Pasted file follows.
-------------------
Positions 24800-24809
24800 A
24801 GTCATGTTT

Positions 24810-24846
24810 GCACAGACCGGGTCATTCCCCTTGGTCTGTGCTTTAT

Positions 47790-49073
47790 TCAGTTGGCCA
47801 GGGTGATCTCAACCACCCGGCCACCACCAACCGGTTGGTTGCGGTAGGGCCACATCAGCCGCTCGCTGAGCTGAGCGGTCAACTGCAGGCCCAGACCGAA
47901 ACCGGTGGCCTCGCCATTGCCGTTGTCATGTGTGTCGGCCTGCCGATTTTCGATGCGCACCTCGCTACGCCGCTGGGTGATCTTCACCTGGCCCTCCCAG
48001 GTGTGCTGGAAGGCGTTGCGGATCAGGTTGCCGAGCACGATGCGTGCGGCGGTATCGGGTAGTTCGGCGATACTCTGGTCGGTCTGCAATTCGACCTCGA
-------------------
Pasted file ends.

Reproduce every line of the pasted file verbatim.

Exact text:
Positions 24800-24809
24800 A
24801 GTCATGTTT

Positions 24810-24846
24810 GCACAGACCGGGTCATTCCCCTTGGTCTGTGCTTTAT

Positions 47790-49073
47790 TCAGTTGGCCA
47801 GGGTGATCTCAACCACCCGGCCACCACCAACCGGTTGGTTGCGGTAGGGCCACATCAGCCGCTCGCTGAGCTGAGCGGTCAACTGCAGGCCCAGACCGAA
47901 ACCGGTGGCCTCGCCATTGCCGTTGTCATGTGTGTCGGCCTGCCGATTTTCGATGCGCACCTCGCTACGCCGCTGGGTGATCTTCACCTGGCCCTCCCAG
48001 GTGTGCTGGAAGGCGTTGCGGATCAGGTTGCCGAGCACGATGCGTGCGGCGGTATCGGGTAGTTCGGCGATACTCTGGTCGGTCTGCAATTCGACCTCGA